For his critics, President Hamid Karzai's inaugural speech Thursday struck all the right notes — sober pledges to get tough on corruption and strengthen his own security forces so foreign troops can start going home. The question now is whether he has the will and ability to deliver.
As he embarks on his second five-year term, Karzai faces a virulent Taliban insurgency and crippling corruption that has sown resentment among Afghans toward his administration — and toward the Western powers that have supported it for eight years.
The West, too, has become resentful, with questions increasingly raised back home why the roughly 103,000 U.S. and other NATO-led troops in Afghanistan are being asked to die for a corrupt and inefficient government. Such concerns are central to the debate inside the Obama administration, which is considering military proposals to send 10,000 to 40,000 additional troops to Afghanistan next year.
A subdued Karzai, in his traditional green-striped robe, stayed close to his written text — a departure from his usually relaxed and extemporaneous style. There was none of the excitement and anticipation of his first inauguration in 2004, when hopes were high that Afghanistan had finally turned a corner.
Hundreds of Afghanistan's political and social elite attended the ceremony in the cavernous hall, lined with portraits of Afghan kings, warriors and academics. Men with long beards and expansive turbans sat among others who were clean-shaven and wearing suits, along with women whose heads were covered with scarves, some glittering with sequins.
Clinton: Actions, not words
Dignitaries from across Afghanistan and the world listened intently for the promises of crucial reforms. And Karzai delivered — at least in words.
"We have to learn from the mistakes and shortcomings of the past eight years," he said. "It is through this self-evaluation that we can better respond to the aspirations and expectations of our people."
Western criticisms had been unusually harsh — and public — leading up to his inauguration, particularly after an election so marred by fraud that it took nearly three months to produce a result. U.S. Secretary of State Hillary Rodham Clinton, who dined with Karzai on the eve of the ceremony, had warned that U.S. military and financial support would dry up without reforms.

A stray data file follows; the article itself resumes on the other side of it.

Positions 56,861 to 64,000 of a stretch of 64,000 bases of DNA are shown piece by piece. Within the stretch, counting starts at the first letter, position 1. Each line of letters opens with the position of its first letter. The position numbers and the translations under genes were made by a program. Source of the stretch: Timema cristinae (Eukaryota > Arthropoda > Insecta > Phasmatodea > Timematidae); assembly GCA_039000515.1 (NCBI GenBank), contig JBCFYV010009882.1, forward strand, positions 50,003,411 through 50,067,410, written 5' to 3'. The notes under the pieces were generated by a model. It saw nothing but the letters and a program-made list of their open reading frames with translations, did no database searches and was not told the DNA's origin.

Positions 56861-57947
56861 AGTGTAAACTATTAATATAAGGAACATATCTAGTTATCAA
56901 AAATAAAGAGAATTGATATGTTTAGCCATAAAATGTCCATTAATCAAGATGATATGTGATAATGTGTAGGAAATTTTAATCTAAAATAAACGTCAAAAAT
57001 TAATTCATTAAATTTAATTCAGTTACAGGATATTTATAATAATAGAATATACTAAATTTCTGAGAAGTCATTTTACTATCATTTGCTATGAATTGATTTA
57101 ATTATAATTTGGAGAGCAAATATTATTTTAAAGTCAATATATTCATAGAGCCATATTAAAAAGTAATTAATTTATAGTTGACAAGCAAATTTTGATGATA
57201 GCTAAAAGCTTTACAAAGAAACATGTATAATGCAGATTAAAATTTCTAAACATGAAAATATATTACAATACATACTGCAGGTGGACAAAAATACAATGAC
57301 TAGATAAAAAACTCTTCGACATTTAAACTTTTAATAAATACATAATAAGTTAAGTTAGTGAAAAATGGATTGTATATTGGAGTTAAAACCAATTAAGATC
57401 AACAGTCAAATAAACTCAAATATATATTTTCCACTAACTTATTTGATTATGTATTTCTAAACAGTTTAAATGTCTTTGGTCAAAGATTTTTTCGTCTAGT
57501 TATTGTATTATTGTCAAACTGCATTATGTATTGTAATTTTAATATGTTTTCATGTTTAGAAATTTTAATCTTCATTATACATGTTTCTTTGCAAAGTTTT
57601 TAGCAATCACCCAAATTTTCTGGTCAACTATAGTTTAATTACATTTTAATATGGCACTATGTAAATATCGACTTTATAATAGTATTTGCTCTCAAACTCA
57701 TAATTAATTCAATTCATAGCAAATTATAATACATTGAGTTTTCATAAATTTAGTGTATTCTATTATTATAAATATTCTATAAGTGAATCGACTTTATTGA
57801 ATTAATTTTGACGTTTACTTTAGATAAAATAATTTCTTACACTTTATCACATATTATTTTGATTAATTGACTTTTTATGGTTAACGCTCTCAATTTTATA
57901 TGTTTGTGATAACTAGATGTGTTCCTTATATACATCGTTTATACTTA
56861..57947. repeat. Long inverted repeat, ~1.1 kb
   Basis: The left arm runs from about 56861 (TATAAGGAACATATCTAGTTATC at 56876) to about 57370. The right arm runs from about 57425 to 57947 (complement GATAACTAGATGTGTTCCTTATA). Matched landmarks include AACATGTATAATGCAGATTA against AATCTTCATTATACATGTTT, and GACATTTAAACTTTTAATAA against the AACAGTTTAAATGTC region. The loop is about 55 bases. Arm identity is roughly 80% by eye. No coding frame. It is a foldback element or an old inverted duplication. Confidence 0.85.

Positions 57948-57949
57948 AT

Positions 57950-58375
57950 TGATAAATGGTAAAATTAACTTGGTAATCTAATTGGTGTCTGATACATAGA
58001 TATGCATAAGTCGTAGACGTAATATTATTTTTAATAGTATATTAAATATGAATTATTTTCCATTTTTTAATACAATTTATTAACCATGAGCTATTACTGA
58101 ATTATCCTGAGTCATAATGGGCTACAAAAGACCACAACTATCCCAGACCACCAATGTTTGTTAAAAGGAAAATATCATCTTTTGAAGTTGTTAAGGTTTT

Speaking after the ceremony, Clinton praised Karzai's plans to fight corruption — but also said attention would now turn to his actions.
"He could have been very vague and talked about how we're all against it and all want to end it but he was much more specific," she said. "And we're going to, along with the people of Afghanistan, watch very carefully to see how that's implemented."
As part of efforts to combat graft, Karzai said a law would be adopted under which senior government officials, including deputy ministers and governors, would have to register their assets. Until now, only ministers and higher-ranking officials were required to do so. He also said any government employees connected to the cultivation and trafficking of drugs would be dismissed and prosecuted.
Clinton acknowledged such efforts would not be easy.
"We are under no illusions about the difficulties of this mission," she said.
Another of Karzai's harsh critics, Britain, which has the second-largest contingent of troops in the country after the United States, also had words of praise — tinged with a warning.
"We've got the words now from President Karzai, we've got his commitments," Foreign Secretary David Miliband said after the ceremony. "It's words that have to be turned into deeds. ... Words are good, we've got a clear plan, but now we need to see it implemented."